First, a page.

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Modern apartments perch over old city, use wind tunnel as A/C

For three millennia, builders in the Middle East (where temperatures can reach 50 degrees Celsius) have been cooling their homes by building wind catchers, or wind scoops, into their structures. The concept relies on a chimney effect by pushing the hotter air up and out by manipulating the cooler air from the lower regions of a structure.

In an apartment building in central Turin (Italy), they’ve created a modern wind catcher in steel and glass, but with the same 3000-year-old tech that provides free cooling in summer, and heating in winter, just by controlling solar radiation and the flow of air up the outer layer of the building. The building has a triple facade of all glass walls: the outermost layer serves the role of wind scoop; the second layer is a thicker, translucent greenhouse room that helps heat the space during winter; and the final facade protects the interior of the home, with the wind scoop method, from anything but mild temperature changes.

The Casa Hollywood building started its life as a rundown adult movie theater called Cinema Hollywood in an industrial part of town, but when developer Paolo Gallesio climbed to the roof one day and saw the direct view of the royal gardens, he knew it could be something incredible.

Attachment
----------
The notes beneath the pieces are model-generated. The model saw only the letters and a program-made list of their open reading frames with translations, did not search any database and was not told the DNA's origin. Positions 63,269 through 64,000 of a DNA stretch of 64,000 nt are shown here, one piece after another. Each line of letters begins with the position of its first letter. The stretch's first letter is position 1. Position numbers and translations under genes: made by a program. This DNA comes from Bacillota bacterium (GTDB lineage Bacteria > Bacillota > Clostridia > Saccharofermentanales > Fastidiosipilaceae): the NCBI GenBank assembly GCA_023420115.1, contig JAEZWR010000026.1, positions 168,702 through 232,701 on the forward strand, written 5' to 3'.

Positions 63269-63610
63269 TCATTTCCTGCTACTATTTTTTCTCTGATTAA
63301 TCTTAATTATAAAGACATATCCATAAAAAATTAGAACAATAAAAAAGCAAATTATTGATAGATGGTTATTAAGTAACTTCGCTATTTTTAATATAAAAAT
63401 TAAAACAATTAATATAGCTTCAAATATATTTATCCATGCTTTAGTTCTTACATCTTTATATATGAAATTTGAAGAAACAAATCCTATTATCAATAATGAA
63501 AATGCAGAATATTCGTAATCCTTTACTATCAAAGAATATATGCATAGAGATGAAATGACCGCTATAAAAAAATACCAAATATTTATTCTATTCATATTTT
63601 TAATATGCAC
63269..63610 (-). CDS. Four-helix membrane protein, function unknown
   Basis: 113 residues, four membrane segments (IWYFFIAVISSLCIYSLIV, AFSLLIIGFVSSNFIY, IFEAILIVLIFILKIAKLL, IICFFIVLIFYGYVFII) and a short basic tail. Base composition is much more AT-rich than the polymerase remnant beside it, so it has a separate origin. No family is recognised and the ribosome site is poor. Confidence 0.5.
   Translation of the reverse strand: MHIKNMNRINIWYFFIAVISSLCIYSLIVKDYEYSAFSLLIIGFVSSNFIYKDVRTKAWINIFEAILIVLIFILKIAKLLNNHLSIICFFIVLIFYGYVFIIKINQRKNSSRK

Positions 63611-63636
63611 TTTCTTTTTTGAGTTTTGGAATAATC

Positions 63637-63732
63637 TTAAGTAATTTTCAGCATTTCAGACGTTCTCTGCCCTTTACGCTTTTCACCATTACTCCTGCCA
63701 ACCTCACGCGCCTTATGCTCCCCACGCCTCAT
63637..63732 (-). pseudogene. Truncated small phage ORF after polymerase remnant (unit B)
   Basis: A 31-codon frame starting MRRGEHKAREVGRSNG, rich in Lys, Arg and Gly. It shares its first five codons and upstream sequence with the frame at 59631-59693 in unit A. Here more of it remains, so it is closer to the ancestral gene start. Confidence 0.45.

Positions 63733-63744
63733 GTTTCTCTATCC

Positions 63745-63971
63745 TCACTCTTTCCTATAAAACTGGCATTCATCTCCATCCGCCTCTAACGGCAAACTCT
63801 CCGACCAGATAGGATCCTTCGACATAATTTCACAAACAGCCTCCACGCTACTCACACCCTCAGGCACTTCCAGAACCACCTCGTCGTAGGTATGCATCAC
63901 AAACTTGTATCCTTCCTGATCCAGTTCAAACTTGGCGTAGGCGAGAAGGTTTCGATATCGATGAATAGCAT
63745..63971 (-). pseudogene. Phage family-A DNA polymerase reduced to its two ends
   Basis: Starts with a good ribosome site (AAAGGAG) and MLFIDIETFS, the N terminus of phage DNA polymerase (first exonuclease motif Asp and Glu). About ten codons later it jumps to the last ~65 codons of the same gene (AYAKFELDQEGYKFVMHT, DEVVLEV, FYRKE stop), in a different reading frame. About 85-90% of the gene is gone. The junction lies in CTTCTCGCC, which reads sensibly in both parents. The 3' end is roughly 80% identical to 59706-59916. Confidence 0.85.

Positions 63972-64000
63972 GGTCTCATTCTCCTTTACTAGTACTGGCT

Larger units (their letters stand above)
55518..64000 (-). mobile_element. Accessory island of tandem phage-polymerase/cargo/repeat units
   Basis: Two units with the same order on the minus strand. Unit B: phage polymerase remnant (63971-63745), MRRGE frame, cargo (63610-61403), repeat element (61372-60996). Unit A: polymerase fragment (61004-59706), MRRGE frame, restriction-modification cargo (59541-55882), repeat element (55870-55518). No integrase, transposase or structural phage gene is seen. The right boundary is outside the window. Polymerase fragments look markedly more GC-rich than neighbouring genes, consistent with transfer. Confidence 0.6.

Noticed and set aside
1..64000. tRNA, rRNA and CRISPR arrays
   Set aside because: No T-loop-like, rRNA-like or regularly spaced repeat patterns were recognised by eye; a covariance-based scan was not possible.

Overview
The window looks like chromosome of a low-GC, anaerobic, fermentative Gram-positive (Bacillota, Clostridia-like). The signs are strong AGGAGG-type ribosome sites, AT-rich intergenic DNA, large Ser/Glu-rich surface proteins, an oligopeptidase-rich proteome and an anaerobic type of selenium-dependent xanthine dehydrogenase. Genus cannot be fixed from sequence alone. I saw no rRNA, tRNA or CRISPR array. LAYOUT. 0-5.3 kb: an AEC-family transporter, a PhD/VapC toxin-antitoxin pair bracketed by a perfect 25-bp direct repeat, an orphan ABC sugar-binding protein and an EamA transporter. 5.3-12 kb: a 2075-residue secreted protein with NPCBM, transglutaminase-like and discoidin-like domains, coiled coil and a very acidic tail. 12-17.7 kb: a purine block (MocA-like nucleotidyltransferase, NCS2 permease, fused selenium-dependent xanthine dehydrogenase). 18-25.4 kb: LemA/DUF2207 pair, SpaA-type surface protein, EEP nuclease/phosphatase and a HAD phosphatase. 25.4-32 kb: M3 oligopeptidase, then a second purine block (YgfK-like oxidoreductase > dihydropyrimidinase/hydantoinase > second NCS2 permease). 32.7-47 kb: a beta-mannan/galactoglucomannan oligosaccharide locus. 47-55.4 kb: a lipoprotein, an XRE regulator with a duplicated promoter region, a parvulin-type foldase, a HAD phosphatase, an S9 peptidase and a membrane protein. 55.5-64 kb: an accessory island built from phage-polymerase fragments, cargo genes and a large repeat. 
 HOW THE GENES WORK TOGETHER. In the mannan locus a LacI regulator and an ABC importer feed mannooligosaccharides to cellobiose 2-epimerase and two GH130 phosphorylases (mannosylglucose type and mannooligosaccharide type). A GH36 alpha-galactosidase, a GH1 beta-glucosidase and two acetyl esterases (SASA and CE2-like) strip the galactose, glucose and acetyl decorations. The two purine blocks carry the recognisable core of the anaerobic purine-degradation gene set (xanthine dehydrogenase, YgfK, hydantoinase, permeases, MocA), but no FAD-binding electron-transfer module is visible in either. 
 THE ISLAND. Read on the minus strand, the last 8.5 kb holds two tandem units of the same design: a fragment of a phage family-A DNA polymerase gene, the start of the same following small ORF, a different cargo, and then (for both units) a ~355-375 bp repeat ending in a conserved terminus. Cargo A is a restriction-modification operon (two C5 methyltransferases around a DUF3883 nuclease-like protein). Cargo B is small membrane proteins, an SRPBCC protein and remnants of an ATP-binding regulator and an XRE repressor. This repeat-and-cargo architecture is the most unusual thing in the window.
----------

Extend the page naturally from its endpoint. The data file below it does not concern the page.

Teaming up with architect Luciano Pia (who also designed the urban forest apartments “25 Verde”), they eliminated the lower floors to build higher and create apartments that feel as if they are inside the royal gardens. The open space where the cinema once was, has become a lush, plant-filled atrium that filters the air and cools the building in summer by relying on the same chimney effect as the facade.

We went inside the glass walls of Casa Hollywood to talk about (and feel) the natural cooling, up to the penthouse for the broad views of the duomo and royal palace. Downstairs we went inside the old pre-war theater, where a glass-walled garden separates two units that open onto the atrium with views of the street beyond, providing layers of private and public space.